- Historical industrial transitions influence local sustainability planning, capability, and performance , Environmental Innovation and Societal Transitions (2023)
- Institutional stability and change in environmental governance , POLICY AND POLITICS (2023)
- Planning for winter peaking power systems in the United States , Energy Policy (2023)
- Accounting Considerations for Capturing the GHG Consequences of BECCS , (2022)
- Crediting temporary forest carbon: Retrospective and empirical perspectives on accounting options , FRONTIERS IN FORESTS AND GLOBAL CHANGE (2022)
- From 'Think' to 'Do': Operationalizing the SDGs across the Curriculum at North Carolina State University , UN Chronicle (2022)
- Historical manufacturing volatility and local sustainability efforts: A link to the past , GLOBAL ENVIRONMENTAL CHANGE-HUMAN AND POLICY DIMENSIONS (2022)
- When burning wood to generate energy makes climate sense , BULLETIN OF THE ATOMIC SCIENTISTS (2022)
- Major US electric utility climate pledges have the potential to collectively reduce power sector emissions by one-third , ONE EARTH (2021)
- Opportunities and barriers to forest biomass energy: A case study of four U. S. states , BIOMASS & BIOENERGY (2021)
To support the development of this TFD initiative, resources have been made available by Resources for the Future (RFF) to catalyze new analysis and facilitate the engagement of NC State faculty. In making use of these resources, NC State faculty and students will support the above initiative by undertaking the following tasks: â€¢ Work with external TFD partners through routine conference calls and associated email exchange to develop a collective understanding of stakeholder perspectives, concerns and priorities related to scaling up bioenergy from forests to mitigate climate change; â€¢ Work with external TFD partners through routine conference calls and associated email exchange to plan regional field workshops and initiative events (e.g., speaker series); â€¢ Provide written and verbal feedback on TFD initiative deliverables (e.g., scoping reports); â€¢ Undertake original quantitative analysis of localized and landscape-level effects to support development of new TFD deliverables; â€¢ Participate in TFD events (field workshops, stakeholder meetings) if they are not otherwise supported by outside funding.
Dr. Galik will assist the Principal Investigator in the documentation of policy and market barriers to the use of forest biomass for energy production, and the assessment of state and national policies that could address those barriers. Specifically, Dr. Galik will assist Dr. Becker and the project team in scoping an initial literature review of research on the adoption of forest biomass for heat and electricity production in the United States, the identification of potential case study locations for further investigation, the development of a white paper on the economic contributions of utilizing forest biomass for energy production, and the drafting of a final report that includes a summary of project findings and recommendations of policy options for addressing barriers to utilizing forest biomass for energy in the United States.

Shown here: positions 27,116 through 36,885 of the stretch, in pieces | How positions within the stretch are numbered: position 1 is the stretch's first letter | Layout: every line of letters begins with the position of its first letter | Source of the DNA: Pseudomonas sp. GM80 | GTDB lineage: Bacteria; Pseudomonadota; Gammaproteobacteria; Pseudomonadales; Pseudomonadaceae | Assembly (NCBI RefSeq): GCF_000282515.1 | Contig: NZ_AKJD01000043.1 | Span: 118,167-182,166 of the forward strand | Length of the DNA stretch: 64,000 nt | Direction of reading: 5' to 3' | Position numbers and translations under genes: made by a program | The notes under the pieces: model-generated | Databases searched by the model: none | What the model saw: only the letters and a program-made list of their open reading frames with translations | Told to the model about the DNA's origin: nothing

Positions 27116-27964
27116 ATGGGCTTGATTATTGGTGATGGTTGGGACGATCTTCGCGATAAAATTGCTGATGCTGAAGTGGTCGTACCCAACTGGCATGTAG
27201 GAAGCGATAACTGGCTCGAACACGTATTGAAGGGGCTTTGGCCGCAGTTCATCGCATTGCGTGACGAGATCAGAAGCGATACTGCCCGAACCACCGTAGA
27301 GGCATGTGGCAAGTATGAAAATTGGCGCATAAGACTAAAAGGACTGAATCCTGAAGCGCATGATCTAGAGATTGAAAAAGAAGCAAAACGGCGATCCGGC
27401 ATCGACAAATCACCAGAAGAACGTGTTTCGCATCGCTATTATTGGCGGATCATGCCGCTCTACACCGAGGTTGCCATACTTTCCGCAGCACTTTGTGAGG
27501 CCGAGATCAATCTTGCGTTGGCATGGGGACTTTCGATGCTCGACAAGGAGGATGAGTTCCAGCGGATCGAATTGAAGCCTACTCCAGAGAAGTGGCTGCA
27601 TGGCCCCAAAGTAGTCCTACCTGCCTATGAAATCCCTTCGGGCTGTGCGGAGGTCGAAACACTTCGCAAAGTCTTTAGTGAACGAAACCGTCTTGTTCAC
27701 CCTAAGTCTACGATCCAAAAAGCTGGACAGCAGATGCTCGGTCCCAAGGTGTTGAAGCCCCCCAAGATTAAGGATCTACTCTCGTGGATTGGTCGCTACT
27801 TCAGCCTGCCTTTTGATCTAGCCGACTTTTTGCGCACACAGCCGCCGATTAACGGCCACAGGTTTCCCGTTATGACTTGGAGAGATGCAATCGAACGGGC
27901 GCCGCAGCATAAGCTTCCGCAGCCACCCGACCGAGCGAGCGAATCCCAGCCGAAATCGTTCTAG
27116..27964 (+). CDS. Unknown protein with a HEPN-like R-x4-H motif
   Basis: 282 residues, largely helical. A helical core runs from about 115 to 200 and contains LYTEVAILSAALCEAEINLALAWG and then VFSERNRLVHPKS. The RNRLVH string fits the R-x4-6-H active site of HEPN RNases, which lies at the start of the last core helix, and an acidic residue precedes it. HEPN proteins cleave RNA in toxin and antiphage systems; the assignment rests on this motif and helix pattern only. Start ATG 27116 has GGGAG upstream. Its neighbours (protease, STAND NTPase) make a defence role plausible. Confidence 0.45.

The objective of this project is to better understand alternative implementation strategies to achieve enhanced levels of GHG mitigation from U.S. agricultural and forest lands within the context of a broad suite of State and national GHG policy goals, including developing State Implementation Plans (SIPS) to reduce power sector emissions under the Clean Power Plan (CPP), expanding markets for forest and agricultural energy feedstocks and harvested wood products, and considering new policy portfolios to increase U.S. land-based carbon mitigation potential. Achieving these objectives will increase understanding of: 1.) State-led efforts to develop biomass energy options as part of their overall strategies to meet CPP related emissions targets; 2.) The potential roles that biomass energy and forest products markets could play in meeting the U.S. commitment to reduce national GHG emissions by about 26 percent below 2005 levels by 2025 (made at the 2016 UNFCCC COP in Paris); and 3.) How broad suites of policies focused on increasing carbon storage or reducing GHG emissions may interact, whether there is an optimal or most efficient mix of policies to achieve improved land carbon trajectory, and how these policies can be deployed to better inform goals for land carbon sequestration while flagging areas in need of further work.